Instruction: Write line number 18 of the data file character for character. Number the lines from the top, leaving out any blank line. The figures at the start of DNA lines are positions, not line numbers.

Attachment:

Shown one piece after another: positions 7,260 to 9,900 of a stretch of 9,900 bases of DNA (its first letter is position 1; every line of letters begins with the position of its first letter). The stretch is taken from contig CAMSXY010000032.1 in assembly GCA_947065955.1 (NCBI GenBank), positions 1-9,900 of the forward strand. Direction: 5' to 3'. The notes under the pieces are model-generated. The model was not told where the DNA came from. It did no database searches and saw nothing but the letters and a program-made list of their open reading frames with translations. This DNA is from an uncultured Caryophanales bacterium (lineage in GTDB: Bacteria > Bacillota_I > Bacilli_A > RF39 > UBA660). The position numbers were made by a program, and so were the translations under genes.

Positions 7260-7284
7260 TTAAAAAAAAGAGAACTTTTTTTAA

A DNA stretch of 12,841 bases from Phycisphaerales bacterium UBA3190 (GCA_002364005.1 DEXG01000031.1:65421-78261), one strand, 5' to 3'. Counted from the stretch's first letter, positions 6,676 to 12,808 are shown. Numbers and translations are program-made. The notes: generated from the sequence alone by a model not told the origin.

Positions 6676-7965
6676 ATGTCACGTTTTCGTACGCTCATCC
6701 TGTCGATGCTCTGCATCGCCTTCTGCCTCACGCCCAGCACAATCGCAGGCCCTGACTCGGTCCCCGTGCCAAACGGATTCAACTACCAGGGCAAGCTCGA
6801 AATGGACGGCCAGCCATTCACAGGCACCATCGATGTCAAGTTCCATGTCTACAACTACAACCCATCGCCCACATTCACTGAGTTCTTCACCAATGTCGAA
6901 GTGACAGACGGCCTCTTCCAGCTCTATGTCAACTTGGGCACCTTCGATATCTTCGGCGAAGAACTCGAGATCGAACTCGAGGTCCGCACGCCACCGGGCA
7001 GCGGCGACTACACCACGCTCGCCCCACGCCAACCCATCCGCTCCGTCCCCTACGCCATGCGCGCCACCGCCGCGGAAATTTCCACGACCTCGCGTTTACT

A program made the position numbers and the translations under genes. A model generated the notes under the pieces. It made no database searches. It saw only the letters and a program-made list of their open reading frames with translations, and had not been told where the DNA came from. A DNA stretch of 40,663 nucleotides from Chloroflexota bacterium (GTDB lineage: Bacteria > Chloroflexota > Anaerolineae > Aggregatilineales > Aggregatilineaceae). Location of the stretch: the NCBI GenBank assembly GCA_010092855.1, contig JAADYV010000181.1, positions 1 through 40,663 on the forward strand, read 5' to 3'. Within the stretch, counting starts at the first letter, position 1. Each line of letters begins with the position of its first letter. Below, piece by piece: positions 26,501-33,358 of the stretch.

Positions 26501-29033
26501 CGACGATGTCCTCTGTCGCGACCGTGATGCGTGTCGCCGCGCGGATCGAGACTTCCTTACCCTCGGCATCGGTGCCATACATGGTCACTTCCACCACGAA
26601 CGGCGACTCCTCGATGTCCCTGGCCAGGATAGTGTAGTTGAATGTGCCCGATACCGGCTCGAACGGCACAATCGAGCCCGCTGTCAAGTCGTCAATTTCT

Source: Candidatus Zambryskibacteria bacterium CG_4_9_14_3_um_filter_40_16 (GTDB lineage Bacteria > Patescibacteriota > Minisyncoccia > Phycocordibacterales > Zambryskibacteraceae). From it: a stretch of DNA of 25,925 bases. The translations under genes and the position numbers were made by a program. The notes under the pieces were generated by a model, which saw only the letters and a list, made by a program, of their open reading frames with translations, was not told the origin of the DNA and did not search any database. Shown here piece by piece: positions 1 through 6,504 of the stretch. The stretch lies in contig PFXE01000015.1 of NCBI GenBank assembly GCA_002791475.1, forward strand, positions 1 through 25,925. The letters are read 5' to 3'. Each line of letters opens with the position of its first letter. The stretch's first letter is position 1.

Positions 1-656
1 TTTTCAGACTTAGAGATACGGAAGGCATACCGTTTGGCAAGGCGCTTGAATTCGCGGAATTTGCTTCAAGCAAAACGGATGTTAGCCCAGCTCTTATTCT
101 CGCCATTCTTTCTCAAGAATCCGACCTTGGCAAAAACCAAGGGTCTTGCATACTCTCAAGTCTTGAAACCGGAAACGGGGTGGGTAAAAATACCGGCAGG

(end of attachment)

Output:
101 CGCCATTCTTTCTCAAGAATCCGACCTTGGCAAAAACCAAGGGTCTTGCATACTCTCAAGTCTTGAAACCGGAAACGGGGTGGGTAAAAATACCGGCAGG